Rozalla Miller, the star that Zambia, Zim produced


The Southern African region has produced many musicians who are of export quality and most of these have put not only the region but also the African continent on the world map.


Rozalla Miller, the diva who is now based in London to where she relocated to in 1998, is one ‘child’ whom two Southern African countries pride themselves in raising.


She was born on March 18, 1964 in Zambia to a Zimbabwean father and a Zambian mother, which means she went through the experiences of the two neighbouring countries.

Just like most of her contemporaries at the time, Rozalla started her music career at a tender age after some people identified her talent and encouraged her not to turn back.


Clubs became the seedbed for her talent as she would sing and dance to entertain patrons, while at the same time managing to earn a few dollars for herself, something which her age mates could not afford to do at the time.

Since her father was Zimbabwean, ties with her father’s relatives in that country were very strong, hence the decision to relocate to Zimbabwe in the 1980s.

And she continued with her passion, music.

It didn’t take the “new kid on the block” time to adjust to her new setting and surroundings since Zambia and Zimbabwe shared a lot in common.


Soon, Rozalla was working with a number of rhythm and blues (R&B) bands, most of whom were good on playing instruments but were in need of a good female voice to complement them. Rozalla’s stint with these bands, as well as her experience way back in Zambia, saw the singer starting her solo career which spawned a number of hits that went on to top the music charts in Zimbabwe, while in Zambia and other parts of the region, her fame was spreading.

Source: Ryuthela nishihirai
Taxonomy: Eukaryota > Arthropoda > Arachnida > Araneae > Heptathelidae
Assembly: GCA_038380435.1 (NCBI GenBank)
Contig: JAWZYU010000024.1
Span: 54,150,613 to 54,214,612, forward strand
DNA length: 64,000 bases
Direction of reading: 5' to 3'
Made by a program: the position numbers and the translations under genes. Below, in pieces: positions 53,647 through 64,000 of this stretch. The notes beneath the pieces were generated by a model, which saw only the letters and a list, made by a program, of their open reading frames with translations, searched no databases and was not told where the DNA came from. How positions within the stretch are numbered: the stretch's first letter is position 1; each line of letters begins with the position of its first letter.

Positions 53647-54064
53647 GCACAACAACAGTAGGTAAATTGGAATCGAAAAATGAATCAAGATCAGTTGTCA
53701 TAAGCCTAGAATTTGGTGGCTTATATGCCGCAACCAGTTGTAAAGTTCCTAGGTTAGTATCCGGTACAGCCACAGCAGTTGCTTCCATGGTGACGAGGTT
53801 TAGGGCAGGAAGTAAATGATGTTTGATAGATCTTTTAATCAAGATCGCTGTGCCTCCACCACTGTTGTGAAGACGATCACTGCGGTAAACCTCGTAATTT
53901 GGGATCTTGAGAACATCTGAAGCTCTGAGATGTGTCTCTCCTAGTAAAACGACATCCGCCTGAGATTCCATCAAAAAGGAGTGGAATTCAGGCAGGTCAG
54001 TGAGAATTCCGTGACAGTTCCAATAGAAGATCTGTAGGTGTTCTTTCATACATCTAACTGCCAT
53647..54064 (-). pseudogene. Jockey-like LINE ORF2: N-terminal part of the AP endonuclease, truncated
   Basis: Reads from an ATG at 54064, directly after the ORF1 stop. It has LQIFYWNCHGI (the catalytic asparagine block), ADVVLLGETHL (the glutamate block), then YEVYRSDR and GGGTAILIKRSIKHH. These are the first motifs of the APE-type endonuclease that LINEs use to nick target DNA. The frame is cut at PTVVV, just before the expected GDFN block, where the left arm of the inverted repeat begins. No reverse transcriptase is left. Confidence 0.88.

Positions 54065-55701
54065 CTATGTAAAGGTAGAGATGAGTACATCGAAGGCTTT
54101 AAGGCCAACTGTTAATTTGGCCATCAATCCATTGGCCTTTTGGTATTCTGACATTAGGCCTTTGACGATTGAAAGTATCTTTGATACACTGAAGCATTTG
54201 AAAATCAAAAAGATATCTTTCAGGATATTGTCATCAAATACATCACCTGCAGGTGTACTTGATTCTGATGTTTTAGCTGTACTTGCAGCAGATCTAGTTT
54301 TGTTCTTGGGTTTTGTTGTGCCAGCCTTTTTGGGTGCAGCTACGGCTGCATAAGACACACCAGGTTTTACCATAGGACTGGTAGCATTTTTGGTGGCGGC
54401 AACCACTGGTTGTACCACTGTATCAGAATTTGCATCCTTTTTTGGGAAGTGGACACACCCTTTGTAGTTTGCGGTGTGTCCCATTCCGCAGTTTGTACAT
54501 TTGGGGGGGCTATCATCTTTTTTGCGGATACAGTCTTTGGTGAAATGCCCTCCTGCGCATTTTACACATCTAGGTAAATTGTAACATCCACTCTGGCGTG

In fact, the fame went beyond the African borders, and in 1988, Rozalla again moved, this time to London where she joined the group Band of Gypsies comprising of the talented duo of Tim Cox and Nigel Swanston.

In 1990, Rozalla’s break into the UK music scene came with the single “Born to Luv Ya” which became a club hit owing probably to her previous experience as a club artiste while still in Zambia in her youth.

But the biggest break came a year later when she released the world-renowned hit song, “Everybody’s Free” which caused a stir in the UK charts before storming other European countries where it made its way into the Billboard Top 40.


It was clear that the African girl whom two countries, Zambia and Zimbabwe sired, was indeed making an impact and was here to stay.

Her album, “Everybody’s Free”, which was inspired by the success of this single, which also carried two more hit songs “Faith (In the Power of Love)” and “Are You Ready to Fly” performed well when it went silver.


The late pop music icon Michael Jackson was something of the ‘demi-god’ of music and when Rozalla’s management and Wacko Jacko’s camp inked a deal which saw her touring with him across Europe on his “Dangerous” tour, her status as a musician was further raised.

She also performed alongside Billy Ocean in 2009 apart from making waves with some of her hit songs, some of which became motion-picture songs.

No doubt, Africa is proud of having one of its products who made such a mark on the international platform.

Southern Times